Authorities take aim at network officials

The BBC will launch a Persian language news channel Wednesday — but the web has already provoked the ire of Iranian authorities before its bow.

BBC Persian TV, funded to the tune of £15 million ($23 million) a year, will initially broadcast eight hours a day and carry a mix of news and variety programming.

The free-to-air satcaster is aimed at the world’s 100 million Farsi speakers, particularly Iran’s population of 70 million and the 20 million Farsi speakers in Afghanistan.

It will complement the BBC’s 68-year-old Persian radio service and popular Persian Internet site, which is partly blocked and filtered by the Iranian government.

Iranian authorities have wasted no time in attacking the new channel in public, with reports on Iranian news agency IRNA accusing BBC officials of espionage and spreading lies.

The Iranian government has denied permission for the new channel to have a permanent base in Tehran. While the BBC does have a journo based in the Iranian capital, it has long been forbidden from employing a native Farsi-speaker in the role.

BBC execs downplayed the spat at a London confab, saying they are maintaining a dialogue with Iranian officials.

“They’re taking a wait-and-see attitude,” BBC World Service director Nigel Chapman said. “There is an interest and curiosity, but they’re holding their cards close to their chest, which is understandable given the context of Britain’s relations with Iran.”

BBC execs hope the new channel will be more successful than its BBC Arabic channel, launched last March. It has found it difficult to dislodge market leaders Al-Jazeera, based in Qatar, and MBC’s Al-Arabiya, Saudi-owned but based in Dubai.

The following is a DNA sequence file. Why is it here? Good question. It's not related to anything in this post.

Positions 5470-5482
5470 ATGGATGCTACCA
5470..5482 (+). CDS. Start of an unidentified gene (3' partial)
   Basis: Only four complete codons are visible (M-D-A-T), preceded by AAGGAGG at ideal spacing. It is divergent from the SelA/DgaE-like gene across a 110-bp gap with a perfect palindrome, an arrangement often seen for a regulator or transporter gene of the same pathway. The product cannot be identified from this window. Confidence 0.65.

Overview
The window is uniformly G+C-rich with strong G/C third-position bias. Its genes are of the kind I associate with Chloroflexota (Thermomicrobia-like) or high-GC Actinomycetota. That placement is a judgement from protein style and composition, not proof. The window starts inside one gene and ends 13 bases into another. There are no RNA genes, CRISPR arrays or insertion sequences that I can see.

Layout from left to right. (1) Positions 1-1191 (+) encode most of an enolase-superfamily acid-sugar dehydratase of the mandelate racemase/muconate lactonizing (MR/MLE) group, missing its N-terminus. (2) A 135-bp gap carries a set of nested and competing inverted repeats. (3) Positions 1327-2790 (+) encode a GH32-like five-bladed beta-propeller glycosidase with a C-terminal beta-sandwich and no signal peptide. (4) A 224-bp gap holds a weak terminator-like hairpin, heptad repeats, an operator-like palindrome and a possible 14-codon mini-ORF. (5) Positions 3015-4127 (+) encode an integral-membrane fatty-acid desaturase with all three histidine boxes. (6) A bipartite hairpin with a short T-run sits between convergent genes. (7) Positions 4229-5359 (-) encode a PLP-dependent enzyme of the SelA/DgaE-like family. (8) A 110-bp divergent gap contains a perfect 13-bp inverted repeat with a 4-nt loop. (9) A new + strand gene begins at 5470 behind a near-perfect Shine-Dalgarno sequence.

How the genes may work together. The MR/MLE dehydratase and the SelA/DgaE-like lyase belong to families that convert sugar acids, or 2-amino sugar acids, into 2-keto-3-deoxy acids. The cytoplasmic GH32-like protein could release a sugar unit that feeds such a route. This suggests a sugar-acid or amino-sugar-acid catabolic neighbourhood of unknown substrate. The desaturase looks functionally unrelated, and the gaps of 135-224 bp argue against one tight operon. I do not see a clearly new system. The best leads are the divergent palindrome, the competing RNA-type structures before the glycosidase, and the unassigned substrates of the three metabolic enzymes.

BBC Persian TV hopes to exploit a potentially big gap in the market.

Iranian auds have a limited choice of tightly controlled state channels, the U.S.-funded Voice of America and a clutch of U.S.-based satcasters that beam a mix of musicvids and anti-regime rhetoric.

“We didn’t have the same range of opportunity with Arab TV,” Chapman said. “There’s a bigger playing field for the Persian channel. There’s no Al-Jazeera or Al-Arabiya available in Persian.”

While satellite dishes are illegal in Iran, the rooftops of Tehran are littered with them. Chapman estimated that some 20 million Iranians have access to satellite TV.

The Persian-speaking market has become increasingly attractive to TV execs, thanks to its large, well-educated, youthful market.

News Corp.’s Asian entertainment unit Star is set to launch a Farsi-language general entertainment TV channel early this year. Targeting a Middle East audience, the company will set up a sales and marketing office in Dubai Media City, the base of its Middle East operations.

Last July, MBC, the Arab world’s most popular TV net, launched Farsi-language movie channel MBC Persia.

The 24-hour, free-to-air satellite movie channel was an audacious attempt by MBC’s founder and chairman Saudi Sheik Waleed al-Ibrahim to tap into Persian auds in Iran and the Arab world, particularly across the Gulf.

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